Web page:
Contractors struggle with federal security demands

Contractors struggle with federal security demands

Government IT administrators sweat over FISMA compliance, but pity the poor private-sector security officers who find they must meet the same systems security requirements.

As the Federal Information Security Management Act is pushed out to government contractors, standards for compliance are a mystery to many, said Todd Fitzgerald, systems security officer for United Government Services LLC of Milwaukee. He should know: His company has had to figure out standards to meet security requirements for its work processing medical claims.

'The thing to do is focus on policy,' he advised 'Do you have a management process in place to move to the controls you need?' Fitzgerald spoke today at the Computer Security Institute's annual conference in Washington.

UGS is a major processor of Part A Medicare and Medicaid claims, handling more than 30 million hospital claims a year. The Medicare Act mandates information security standards for contractors of the Center for Medicare and Medicaid Services.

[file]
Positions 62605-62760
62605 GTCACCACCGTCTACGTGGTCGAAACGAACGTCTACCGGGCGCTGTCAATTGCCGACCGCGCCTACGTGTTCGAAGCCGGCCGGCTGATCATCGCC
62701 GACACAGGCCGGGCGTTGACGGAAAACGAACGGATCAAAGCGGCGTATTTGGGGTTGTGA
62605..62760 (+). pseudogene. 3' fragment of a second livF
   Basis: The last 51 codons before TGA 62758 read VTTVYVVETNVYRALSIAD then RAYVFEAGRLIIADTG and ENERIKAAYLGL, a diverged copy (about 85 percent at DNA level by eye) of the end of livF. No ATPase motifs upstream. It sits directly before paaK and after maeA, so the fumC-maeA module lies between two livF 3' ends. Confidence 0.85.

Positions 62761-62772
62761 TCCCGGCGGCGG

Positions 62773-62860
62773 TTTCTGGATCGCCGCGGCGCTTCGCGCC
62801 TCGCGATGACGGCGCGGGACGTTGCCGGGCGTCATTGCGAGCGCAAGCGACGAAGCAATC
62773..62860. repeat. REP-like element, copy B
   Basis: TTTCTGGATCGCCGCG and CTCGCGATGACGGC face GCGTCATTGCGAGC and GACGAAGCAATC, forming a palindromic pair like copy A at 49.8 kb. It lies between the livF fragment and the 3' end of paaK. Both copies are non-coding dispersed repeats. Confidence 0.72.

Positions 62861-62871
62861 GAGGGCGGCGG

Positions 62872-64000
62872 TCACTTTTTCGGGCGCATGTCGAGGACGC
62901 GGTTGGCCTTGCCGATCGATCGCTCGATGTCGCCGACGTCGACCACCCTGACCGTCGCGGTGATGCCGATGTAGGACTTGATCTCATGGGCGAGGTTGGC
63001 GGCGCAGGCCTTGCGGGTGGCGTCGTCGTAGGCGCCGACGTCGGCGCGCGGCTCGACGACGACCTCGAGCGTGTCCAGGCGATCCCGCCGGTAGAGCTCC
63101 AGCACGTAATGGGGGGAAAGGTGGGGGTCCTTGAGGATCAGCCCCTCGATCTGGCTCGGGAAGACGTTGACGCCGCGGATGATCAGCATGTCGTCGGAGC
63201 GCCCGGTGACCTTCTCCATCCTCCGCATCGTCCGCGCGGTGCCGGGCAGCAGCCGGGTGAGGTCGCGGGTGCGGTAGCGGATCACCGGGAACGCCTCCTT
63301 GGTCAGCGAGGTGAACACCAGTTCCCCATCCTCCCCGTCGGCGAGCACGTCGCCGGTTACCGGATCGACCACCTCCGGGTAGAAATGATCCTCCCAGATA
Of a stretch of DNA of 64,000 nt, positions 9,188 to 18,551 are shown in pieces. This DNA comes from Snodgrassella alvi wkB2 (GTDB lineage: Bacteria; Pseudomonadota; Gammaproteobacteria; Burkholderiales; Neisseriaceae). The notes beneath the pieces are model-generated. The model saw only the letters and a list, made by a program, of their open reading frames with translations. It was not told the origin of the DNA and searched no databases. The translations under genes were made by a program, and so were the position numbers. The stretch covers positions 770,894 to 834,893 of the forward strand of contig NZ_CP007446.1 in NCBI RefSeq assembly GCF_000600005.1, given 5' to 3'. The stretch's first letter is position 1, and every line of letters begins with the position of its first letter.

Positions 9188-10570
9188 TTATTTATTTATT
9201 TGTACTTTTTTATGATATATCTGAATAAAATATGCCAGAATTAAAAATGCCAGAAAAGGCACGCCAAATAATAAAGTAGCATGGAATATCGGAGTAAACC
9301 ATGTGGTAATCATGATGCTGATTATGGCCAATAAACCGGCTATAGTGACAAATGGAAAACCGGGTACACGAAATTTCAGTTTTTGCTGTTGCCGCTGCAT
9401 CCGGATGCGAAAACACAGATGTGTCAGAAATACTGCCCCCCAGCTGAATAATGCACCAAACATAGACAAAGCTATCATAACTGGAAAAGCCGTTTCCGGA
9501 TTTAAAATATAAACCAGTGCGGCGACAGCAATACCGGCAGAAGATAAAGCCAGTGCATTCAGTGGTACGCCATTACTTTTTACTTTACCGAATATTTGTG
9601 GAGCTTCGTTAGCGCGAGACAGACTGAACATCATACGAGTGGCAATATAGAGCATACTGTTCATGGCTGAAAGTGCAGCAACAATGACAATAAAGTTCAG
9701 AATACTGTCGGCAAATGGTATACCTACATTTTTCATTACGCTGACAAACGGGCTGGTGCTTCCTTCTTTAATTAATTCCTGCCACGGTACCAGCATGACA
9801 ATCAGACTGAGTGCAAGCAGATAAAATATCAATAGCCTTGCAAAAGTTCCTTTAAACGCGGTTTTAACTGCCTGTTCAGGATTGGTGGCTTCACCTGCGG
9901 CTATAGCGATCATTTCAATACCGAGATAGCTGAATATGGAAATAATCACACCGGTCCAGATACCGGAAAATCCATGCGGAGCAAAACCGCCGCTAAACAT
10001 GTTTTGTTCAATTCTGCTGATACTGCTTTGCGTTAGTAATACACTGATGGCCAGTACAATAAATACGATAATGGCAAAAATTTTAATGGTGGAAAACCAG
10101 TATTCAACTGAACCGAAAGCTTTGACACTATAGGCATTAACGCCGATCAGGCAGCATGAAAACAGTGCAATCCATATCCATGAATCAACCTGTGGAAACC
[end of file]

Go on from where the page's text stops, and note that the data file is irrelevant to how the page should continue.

'This ties us into having to comply with FISMA requirements,' Fitzgerald said.

But companies do not work directly with the Office of Management and Budget or with inspectors general, who determine FISMA compliance for agencies.

'There is a lot of good documentation available, and it is free,' Fitzgerald said.

Under FISMA, the National Institute of Standards and Technology is mandated to develop guidelines and standards for compliance with the law. This material is available in NIST publications, he noted.

Contractors rely on auditors, either in-house or outside, to gauge compliance with federal requirements. Fitzgerald emphasized the value of using audit results as a guide for improving compliance, and the need to document practices and procedures.

'If it's not written down, you're not doing it,' he said.

About the Author

William Jackson is a Maryland-based freelance writer.

Featured

  • business meeting (Monkey Business Images/Shutterstock.com)

    Civic tech volunteers help states with legacy systems

    As COVID-19 exposed vulnerabilities in state and local government IT systems, the newly formed U.S. Digital Response stepped in to help. Its successes offer insight into existing barriers and the future of the civic tech movement.

  • data analytics (Shutterstock.com)

    More visible data helps drive DOD decision-making

    CDOs in the Defense Department are opening up their data to take advantage of artificial intelligence and machine learning tools that help surface insights and improve decision-making.

Stay Connected